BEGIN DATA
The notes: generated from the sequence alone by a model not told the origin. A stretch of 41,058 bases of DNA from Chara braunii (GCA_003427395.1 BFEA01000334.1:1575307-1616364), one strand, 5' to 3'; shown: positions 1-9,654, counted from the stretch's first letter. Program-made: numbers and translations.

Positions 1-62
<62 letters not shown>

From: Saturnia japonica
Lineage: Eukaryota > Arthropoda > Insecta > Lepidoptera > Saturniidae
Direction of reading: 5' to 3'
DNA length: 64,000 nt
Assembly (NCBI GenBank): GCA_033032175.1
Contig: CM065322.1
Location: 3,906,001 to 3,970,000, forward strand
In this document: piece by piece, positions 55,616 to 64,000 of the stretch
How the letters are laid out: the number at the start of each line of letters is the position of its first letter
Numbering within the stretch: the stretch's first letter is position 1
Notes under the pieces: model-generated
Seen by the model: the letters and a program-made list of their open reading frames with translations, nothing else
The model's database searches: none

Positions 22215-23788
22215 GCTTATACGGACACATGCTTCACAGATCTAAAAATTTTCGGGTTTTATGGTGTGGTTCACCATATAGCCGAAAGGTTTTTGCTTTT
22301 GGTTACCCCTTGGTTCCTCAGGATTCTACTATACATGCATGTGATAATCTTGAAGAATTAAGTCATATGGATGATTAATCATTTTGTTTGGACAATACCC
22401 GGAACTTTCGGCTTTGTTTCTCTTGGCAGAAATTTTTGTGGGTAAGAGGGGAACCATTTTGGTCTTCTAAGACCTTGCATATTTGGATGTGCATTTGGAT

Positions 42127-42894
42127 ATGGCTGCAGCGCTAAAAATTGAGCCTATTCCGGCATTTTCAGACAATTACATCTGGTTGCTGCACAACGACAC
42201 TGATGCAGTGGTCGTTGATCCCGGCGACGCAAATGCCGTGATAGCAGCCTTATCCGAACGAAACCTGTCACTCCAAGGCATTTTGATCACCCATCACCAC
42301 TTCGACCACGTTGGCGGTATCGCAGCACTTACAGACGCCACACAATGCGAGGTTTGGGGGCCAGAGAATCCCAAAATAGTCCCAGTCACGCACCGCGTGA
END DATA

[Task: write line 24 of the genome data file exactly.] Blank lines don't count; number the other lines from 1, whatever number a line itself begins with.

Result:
42301 TTCGACCACGTTGGCGGTATCGCAGCACTTACAGACGCCACACAATGCGAGGTTTGGGGGCCAGAGAATCCCAAAATAGTCCCAGTCACGCACCGCGTGA